121013 Volga Baltic Waterway 13 October Saturday

We awake to a dense fog and are informed that we have had to moor most of the night due to dense fog.  Our mooring spot is off Cherepovets.  The ship eases very slowly towards today’s destination.  There is no way we will get to Goritsy by 10:00am so when the fog lifts, we full steam towards Kizhi.  We are north of the 60th parallel.  It is common for the first fall of snow in Russia to be on the 13th of October each year – we hope that it is not going to happen near us or we may never get to St Petersburg.  Today, it is freezing.  To go on the top deck, we must ‘rug-up’ for it is only 4 degrees and with the wind chill factor, it must be around zero.

To fill in the morning, the Matryoshka Painting Class is brought forward.  Lyn paints the little doll as is displayed in the pictures (not bad for the first attempt) while I have a kip in the cabin when not looking at the view ahead.  One guy, we think is an artist, doesn’t like painting clothes so he painted the dolls as nudes – he reckons.  Then follows a ‘bloody mary’ tasting session (We don’t join in on that one.)

Lunch is the normal four-course buffet meal.  I have decided to do my best not to have more than 3 courses in a meal.  I hope that decision pays dividends.  We have free time in the afternoon to enjoy the passing scenery on this great waterway and on into Lake Beloye.  The sunset is another ‘northern stunner’.  Our cabin faces to the forward and left hand side of the ship and so we have time to get the cameras ready for taking photos of the waterway scenes along the way. The Volga Baltic Waterway is a canal from the Volga River to the Baltic Sea.  The Volga River flows into the Caspian Sea to water the farmlands of southern Russia and on into the southern states of the former USSR.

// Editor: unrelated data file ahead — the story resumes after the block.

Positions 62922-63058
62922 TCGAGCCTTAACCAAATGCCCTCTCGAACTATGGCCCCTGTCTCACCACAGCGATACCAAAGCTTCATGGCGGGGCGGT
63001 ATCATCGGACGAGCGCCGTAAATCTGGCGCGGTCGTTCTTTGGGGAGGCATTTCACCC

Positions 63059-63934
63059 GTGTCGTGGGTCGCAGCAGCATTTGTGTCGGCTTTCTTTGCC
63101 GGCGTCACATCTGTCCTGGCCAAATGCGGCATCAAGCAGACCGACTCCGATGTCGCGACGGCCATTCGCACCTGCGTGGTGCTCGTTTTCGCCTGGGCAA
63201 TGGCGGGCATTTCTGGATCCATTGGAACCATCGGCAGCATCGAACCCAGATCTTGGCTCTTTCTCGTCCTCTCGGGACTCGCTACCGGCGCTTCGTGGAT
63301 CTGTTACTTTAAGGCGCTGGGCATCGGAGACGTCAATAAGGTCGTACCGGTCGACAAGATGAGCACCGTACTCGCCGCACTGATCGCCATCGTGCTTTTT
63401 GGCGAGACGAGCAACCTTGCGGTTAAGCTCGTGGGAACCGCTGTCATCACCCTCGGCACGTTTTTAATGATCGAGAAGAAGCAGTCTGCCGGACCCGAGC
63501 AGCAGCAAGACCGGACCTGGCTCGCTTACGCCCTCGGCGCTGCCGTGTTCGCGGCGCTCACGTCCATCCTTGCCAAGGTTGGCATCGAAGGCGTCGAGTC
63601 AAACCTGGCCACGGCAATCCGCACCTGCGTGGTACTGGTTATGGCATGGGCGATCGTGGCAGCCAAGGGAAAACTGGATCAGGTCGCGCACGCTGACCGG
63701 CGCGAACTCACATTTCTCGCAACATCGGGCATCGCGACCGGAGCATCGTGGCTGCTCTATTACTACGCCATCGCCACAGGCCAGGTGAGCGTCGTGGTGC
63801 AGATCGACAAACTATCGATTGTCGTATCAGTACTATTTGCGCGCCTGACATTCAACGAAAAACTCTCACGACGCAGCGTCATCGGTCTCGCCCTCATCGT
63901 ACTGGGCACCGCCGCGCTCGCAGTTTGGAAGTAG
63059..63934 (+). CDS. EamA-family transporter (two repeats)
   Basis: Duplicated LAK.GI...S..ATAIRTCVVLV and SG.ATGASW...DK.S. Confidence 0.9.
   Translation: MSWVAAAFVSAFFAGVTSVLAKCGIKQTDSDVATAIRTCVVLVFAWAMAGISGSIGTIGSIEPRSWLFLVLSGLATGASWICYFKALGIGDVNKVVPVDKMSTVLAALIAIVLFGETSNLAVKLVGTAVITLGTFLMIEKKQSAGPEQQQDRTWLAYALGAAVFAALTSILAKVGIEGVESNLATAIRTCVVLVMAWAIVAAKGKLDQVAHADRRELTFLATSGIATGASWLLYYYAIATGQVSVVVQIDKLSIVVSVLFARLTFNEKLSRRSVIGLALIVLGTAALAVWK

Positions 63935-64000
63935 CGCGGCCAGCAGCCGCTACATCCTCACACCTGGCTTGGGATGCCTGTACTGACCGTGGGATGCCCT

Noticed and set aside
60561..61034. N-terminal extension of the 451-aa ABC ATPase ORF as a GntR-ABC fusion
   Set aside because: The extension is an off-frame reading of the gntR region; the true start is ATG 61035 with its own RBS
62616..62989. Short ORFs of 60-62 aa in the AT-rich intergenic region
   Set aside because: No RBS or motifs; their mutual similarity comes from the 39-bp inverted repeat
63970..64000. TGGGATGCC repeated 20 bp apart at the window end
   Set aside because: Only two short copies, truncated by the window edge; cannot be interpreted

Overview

Prior to our ‘what are we doing tomorrow’ session with the cruise director, there is a lecture on how vodka is made, what it can be made of and how to drink it.  One demonstration has the glass placed on the elbow and is drunk for that difficult position.  Another idea is to drink from two glasses at the one time – with a wide-open mouth.

Dinner tonight is with some interesting folk from Coonabarabran NSW.  Dell specializes in golf tours around the word and Colin has the small motors shop next door to Dell’s travel agency.  Dell’s clients come from all over the world – a niche market indeed.

The evening entertainment is performed by the two photographers on board who are also accomplished musicians, one on a button accordion, and the second, a 4 stringed balalaika.  Dressed in national dress with red knee-high boots they pump out their music at a very fast Russian pace.

We retire at 10:30pm but are woken at 12:00 midnight with the ship dropping anchor, as the fog has come on very heavy and we cannot move until it has lifted.

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